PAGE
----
Background — The magnitude and mechanisms of survival benefit associated with cardiac rehabilitation services among real-world populations within a universal health care system remain unclear.
Methods — This retrospective matched cohort study compared the long-term survival of 2042 cardiac rehabilitation participants with 2042 matched controls after an index acute cardiac hospitalization between 1999 and 2003, in Ontario, Canada. Each patient survived at least 1 year without recurrent admissions after discharge from the index hospitalization, and was followed for a mean of 5.25 years. Additional matching criteria included the type of sentinel cardiac events, age, sex, socioeconomic status, geography, previous cardiac and noncardiac hospitalizations. A Cox proportional hazards model further adjusted for baseline cardiovascular risk factors and process factors, cardiovascular risk-factor progression, downstream coronary procedure and evidence-based pharmacotherapy utilization.
Results — Cardiac rehabilitation participation was associated with a 50% lower mortality rate (2.6 vs. 5.1%, P<0.001) as compared with population-matched controls. Statistically significant mortality benefits were observed among high-risk patients, and there was no significant interaction among age, cardiac rehabilitation participation, and survival (P=0.22). Associated survival advantages were not meaningfully altered after adjustment for cardiovascular risk-factor progression or the downstream utilization rates of cardiac procedures and evidence-based cardiovascular therapies; survival benefits predominantly applied to those patients that were most compliant with the program.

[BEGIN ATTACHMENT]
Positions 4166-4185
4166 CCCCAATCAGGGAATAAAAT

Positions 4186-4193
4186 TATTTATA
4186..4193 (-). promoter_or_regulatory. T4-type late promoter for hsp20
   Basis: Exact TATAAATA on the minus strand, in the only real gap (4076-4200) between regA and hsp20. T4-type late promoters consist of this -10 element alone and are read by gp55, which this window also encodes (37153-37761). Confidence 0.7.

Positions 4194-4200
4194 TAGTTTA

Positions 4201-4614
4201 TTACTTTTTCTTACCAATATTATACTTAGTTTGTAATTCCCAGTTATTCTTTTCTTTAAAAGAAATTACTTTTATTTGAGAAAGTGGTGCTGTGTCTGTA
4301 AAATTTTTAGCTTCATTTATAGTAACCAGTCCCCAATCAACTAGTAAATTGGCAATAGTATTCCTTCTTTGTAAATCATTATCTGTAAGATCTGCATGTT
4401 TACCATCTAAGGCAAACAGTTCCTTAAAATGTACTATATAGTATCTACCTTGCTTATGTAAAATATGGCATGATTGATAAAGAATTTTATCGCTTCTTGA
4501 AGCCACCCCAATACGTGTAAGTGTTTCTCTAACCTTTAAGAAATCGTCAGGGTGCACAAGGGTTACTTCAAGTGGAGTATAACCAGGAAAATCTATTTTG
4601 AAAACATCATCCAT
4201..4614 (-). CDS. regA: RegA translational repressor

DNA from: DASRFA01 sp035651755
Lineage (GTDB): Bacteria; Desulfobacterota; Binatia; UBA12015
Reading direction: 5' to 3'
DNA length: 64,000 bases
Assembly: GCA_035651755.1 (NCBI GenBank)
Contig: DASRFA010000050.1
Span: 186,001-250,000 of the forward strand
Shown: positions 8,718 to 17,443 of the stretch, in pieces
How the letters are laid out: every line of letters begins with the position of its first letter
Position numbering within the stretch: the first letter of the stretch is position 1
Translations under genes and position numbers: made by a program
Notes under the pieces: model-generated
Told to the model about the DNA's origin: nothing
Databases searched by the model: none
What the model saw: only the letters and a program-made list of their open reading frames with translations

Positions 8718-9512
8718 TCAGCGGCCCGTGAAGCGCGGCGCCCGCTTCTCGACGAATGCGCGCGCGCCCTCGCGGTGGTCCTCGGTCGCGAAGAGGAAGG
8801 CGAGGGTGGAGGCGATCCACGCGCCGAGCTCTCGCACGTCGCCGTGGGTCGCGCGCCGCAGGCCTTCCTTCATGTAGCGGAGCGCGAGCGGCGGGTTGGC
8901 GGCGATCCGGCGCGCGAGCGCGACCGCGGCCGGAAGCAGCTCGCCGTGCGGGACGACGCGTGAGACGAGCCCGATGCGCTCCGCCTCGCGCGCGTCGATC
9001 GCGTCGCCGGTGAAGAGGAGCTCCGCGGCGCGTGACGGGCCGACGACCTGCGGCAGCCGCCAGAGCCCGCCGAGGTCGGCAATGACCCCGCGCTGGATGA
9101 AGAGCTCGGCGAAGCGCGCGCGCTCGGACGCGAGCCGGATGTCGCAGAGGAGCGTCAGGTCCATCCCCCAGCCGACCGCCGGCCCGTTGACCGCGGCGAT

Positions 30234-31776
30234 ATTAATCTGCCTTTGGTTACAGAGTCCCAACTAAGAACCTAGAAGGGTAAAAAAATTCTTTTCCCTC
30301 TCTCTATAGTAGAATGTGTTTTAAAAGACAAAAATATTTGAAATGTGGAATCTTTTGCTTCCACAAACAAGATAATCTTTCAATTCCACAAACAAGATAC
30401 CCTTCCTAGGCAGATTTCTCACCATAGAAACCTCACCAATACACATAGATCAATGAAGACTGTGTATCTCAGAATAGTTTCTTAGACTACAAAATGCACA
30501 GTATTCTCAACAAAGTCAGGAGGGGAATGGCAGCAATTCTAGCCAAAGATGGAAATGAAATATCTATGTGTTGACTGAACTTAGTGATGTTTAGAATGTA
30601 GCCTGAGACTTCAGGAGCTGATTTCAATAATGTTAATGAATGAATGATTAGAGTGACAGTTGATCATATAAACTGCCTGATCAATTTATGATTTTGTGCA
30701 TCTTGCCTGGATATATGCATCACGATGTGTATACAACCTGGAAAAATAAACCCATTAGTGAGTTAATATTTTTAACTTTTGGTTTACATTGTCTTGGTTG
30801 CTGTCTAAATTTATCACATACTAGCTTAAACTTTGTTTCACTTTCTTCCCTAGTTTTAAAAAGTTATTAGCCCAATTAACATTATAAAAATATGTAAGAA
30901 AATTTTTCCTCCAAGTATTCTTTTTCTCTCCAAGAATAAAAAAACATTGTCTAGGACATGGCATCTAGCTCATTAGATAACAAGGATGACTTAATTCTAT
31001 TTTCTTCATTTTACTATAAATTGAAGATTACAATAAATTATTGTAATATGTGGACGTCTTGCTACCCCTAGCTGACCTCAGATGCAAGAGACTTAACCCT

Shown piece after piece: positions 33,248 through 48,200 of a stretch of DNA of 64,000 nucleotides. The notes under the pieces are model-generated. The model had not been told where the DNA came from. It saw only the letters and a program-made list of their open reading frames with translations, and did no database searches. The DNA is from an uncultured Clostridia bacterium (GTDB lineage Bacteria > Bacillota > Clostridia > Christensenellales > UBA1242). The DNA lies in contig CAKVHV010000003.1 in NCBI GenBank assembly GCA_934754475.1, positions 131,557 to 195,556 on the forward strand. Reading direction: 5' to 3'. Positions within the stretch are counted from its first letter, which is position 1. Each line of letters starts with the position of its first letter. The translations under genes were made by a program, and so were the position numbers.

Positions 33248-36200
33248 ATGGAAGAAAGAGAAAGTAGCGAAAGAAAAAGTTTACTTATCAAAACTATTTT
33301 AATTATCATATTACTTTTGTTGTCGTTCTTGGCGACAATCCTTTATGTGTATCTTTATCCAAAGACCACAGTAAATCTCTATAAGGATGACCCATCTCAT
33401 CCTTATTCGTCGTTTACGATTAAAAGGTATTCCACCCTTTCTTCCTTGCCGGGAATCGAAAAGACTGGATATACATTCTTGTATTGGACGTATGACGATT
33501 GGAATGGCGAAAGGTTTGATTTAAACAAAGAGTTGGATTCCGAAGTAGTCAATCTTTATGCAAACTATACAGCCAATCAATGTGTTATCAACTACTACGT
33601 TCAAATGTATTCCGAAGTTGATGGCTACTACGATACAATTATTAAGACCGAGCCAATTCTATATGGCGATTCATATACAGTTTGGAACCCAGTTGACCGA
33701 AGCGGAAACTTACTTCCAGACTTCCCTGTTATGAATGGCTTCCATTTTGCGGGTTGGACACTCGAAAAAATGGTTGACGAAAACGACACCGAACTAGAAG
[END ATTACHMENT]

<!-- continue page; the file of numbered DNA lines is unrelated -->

Conclusion — Cardiac rehabilitation is associated with significant long-term survival advantages after index cardiovascular hospitalizations. Despite universal access to medical care, such survival advantages seem to be mediated by compliant behaviors more so than by ancillary health service or evidence-based pharmacotherapy utilization.
Health care utilization